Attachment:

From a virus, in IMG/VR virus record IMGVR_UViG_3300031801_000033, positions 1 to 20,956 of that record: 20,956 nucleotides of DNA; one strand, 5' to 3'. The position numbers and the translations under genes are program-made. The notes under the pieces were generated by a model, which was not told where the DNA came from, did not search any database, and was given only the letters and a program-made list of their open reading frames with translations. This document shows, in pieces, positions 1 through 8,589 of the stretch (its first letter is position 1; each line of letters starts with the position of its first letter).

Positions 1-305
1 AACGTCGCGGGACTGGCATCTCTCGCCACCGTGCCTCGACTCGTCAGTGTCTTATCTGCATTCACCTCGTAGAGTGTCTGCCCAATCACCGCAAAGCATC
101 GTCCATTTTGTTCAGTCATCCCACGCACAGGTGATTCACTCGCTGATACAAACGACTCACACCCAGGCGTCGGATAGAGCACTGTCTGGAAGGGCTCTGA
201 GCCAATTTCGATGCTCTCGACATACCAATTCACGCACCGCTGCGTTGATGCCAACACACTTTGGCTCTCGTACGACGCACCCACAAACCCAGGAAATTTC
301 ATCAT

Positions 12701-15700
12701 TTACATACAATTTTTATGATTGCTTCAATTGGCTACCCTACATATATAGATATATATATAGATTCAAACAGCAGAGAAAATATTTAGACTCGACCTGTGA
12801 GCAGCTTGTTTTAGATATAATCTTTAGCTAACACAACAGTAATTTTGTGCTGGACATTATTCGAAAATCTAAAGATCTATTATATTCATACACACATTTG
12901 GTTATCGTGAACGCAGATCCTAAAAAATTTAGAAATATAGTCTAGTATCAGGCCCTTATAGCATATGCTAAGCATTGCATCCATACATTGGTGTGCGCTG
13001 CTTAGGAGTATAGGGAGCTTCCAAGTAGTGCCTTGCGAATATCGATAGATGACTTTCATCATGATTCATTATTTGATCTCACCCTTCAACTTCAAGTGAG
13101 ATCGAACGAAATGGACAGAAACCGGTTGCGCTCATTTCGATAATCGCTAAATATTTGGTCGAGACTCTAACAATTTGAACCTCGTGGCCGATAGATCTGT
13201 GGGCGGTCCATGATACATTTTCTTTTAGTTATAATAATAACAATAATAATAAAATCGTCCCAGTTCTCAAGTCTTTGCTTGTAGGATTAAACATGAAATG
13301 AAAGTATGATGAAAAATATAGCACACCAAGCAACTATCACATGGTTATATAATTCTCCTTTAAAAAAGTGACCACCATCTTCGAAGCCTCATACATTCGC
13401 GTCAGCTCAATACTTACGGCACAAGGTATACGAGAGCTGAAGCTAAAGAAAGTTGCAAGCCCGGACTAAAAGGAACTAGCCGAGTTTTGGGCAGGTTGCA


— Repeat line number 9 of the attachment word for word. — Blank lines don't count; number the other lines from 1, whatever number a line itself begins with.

12801 GCAGCTTGTTTTAGATATAATCTTTAGCTAACACAACAGTAATTTTGTGCTGGACATTATTCGAAAATCTAAAGATCTATTATATTCATACACACATTTG